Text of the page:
There’s not too much we need to say about this one at the Discoveroids’ creationist blog. Their title pretty much says it all: Darwin’s Doubt Passes 700 Review Mark on Amazon.
You’ve heard of Darwin’s Doubt, the book by Stephen Meyer that claims the Cambrian explosion is proof of intelligent design. It’s getting attention in all the right places. We previously wrote WorldNetDaily Promotes Stephen Meyer’s Book.
As far as we can tell, the scientific world is, shall we say, unimpressed. Nevertheless, the Discoveroids have what they imagine is a great deal to brag about. Only a few excerpts should be enough. They say, with bold font added by us for emphasis:
Stephen Meyer’s book Darwin’s Doubt: The Explosive Origin of Animal Life and the Case for Intelligent Design has reached 700 customer reviews on Amazon.com. It’s the most-reviewed book in the categories of Organic Evolution and Paleontology. It’s the 7th most-reviewed non-fiction book in Evolution, a category that includes over 50,000 titles. It’s even in the top 200 of most-reviewed books in Science & Math, a top-level category that includes over 1.3 million offerings. Meyer’s book now joins Michael Behe’s book Darwin’s Black Box as the two most-reviewed books on Amazon on the topic of biological origins.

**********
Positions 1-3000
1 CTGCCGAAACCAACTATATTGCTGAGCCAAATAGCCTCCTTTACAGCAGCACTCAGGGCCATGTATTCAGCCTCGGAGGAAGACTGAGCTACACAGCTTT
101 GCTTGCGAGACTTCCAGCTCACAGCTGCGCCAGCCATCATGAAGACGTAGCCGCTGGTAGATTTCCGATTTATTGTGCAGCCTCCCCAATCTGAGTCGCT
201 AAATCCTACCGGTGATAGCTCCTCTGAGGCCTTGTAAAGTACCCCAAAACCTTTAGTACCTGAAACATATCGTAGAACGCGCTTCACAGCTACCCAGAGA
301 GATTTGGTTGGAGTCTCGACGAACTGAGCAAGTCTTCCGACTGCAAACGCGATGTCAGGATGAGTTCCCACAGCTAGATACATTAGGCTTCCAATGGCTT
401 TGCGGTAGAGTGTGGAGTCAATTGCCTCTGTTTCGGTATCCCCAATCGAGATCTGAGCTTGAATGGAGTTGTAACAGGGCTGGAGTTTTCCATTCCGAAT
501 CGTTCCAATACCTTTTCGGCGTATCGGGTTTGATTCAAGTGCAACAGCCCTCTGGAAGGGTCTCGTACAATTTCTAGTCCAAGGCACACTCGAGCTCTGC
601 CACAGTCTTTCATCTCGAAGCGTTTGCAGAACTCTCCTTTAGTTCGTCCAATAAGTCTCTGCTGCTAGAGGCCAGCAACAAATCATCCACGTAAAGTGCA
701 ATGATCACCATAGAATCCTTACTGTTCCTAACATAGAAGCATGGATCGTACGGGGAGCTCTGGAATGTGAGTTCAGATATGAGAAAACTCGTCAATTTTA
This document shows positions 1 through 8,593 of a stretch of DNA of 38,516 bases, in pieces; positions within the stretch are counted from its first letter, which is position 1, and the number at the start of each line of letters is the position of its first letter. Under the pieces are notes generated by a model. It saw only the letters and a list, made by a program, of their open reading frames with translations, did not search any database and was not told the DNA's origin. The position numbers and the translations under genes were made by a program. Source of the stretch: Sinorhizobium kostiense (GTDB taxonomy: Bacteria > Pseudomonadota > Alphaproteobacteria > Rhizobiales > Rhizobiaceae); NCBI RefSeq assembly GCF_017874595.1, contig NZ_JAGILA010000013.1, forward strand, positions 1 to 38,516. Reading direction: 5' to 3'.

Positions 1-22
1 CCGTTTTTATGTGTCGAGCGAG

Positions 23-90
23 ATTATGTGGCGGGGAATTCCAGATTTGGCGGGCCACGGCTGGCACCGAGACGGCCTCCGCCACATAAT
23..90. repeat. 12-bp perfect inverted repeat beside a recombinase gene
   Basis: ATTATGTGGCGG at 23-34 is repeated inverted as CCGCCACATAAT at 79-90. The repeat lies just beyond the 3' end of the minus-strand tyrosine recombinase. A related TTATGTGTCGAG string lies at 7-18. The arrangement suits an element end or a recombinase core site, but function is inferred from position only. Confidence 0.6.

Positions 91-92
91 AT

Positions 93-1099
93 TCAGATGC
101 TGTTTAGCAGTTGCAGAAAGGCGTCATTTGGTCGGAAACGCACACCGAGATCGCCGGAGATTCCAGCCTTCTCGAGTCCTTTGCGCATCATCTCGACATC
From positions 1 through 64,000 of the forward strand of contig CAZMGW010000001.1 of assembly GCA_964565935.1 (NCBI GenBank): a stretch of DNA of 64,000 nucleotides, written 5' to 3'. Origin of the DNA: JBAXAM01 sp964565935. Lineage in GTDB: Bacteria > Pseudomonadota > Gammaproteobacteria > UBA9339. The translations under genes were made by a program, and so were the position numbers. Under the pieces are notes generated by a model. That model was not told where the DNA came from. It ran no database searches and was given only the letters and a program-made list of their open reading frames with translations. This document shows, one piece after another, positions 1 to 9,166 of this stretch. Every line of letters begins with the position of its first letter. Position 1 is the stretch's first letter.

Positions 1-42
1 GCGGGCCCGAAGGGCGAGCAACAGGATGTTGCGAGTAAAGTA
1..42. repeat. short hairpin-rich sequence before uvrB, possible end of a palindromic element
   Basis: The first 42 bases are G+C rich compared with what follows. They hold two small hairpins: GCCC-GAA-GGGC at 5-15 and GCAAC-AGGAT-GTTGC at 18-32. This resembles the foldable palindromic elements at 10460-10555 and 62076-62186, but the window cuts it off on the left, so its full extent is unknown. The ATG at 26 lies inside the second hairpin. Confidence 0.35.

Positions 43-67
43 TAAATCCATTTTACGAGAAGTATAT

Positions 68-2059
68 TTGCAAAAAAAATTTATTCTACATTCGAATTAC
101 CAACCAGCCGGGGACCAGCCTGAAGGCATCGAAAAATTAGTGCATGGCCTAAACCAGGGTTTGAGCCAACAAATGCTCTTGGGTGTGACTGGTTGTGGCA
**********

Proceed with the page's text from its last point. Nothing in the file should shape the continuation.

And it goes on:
Verily, it’s beyond glorious. We’re told:
Although Amazon reviews are by no means the most critical measure of a book’s success, it does reveal one thing of note. Our effort to communicate the arguments for intelligent design through alternative channels, beyond what often seems like the echo chamber of mainstream science media, is paying off.
BWAHAHAHAHAHA! It’s almost up there with the Time Cube. Let’s read on:
Not everyone is happy with Darwin’s Doubt, and a browse through the Amazon reviews reveals a passionate minority who are critical of Meyer’s work (15 percent are one- or two-star reviews). All the usual tired arguments against intelligent design are rehearsed, but a recent detractor broke new ground with a lament for the trees that were used to create the book: “Utter trash. Complete nonsense. I feel sorry for the trees that have lost their life to print these words on the paper made from their sacrifice. Please do not allow your children to read this.”
That was good! But the Discoveroids have a clever response:
It’s interesting that this individual would warn against children being exposed to alternative viewpoints on important scientific topics. That is more revealing than the reviewer probably realizes.
We’ve skipped more than half of their post, but here’s how it ends:
And while the debate over the evidence goes on, Darwin’s Doubt continues to have its important impact, making steady, incremental progress just like that of science itself.
We don’t need to say anything, but you might want to.
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